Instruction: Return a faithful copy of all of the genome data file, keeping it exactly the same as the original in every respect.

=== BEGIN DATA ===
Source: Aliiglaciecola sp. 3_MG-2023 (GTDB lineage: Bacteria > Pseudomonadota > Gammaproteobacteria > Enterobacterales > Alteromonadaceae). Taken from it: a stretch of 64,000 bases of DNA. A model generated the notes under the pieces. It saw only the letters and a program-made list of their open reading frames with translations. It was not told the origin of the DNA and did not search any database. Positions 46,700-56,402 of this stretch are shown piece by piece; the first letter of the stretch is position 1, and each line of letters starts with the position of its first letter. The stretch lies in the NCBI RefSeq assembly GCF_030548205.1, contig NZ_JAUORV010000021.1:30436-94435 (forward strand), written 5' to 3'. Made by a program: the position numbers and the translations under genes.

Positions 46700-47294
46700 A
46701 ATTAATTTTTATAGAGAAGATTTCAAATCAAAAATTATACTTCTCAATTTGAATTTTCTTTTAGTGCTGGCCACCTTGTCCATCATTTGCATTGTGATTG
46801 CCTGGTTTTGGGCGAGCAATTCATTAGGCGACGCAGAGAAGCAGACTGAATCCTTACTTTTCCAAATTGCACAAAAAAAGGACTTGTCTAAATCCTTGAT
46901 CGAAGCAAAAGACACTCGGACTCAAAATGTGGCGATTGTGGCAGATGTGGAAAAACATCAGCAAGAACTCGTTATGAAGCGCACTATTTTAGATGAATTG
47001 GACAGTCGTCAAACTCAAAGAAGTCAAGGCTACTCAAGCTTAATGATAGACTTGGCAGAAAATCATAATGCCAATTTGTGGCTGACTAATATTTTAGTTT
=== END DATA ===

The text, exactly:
Source: Aliiglaciecola sp. 3_MG-2023 (GTDB lineage: Bacteria > Pseudomonadota > Gammaproteobacteria > Enterobacterales > Alteromonadaceae). Taken from it: a stretch of 64,000 bases of DNA. A model generated the notes under the pieces. It saw only the letters and a program-made list of their open reading frames with translations. It was not told the origin of the DNA and did not search any database. Positions 46,700-56,402 of this stretch are shown piece by piece; the first letter of the stretch is position 1, and each line of letters starts with the position of its first letter. The stretch lies in the NCBI RefSeq assembly GCF_030548205.1, contig NZ_JAUORV010000021.1:30436-94435 (forward strand), written 5' to 3'. Made by a program: the position numbers and the translations under genes.

Positions 46700-47294
46700 A
46701 ATTAATTTTTATAGAGAAGATTTCAAATCAAAAATTATACTTCTCAATTTGAATTTTCTTTTAGTGCTGGCCACCTTGTCCATCATTTGCATTGTGATTG
46801 CCTGGTTTTGGGCGAGCAATTCATTAGGCGACGCAGAGAAGCAGACTGAATCCTTACTTTTCCAAATTGCACAAAAAAAGGACTTGTCTAAATCCTTGAT
46901 CGAAGCAAAAGACACTCGGACTCAAAATGTGGCGATTGTGGCAGATGTGGAAAAACATCAGCAAGAACTCGTTATGAAGCGCACTATTTTAGATGAATTG
47001 GACAGTCGTCAAACTCAAAGAAGTCAAGGCTACTCAAGCTTAATGATAGACTTGGCAGAAAATCATAATGCCAATTTGTGGCTGACTAATATTTTAGTTT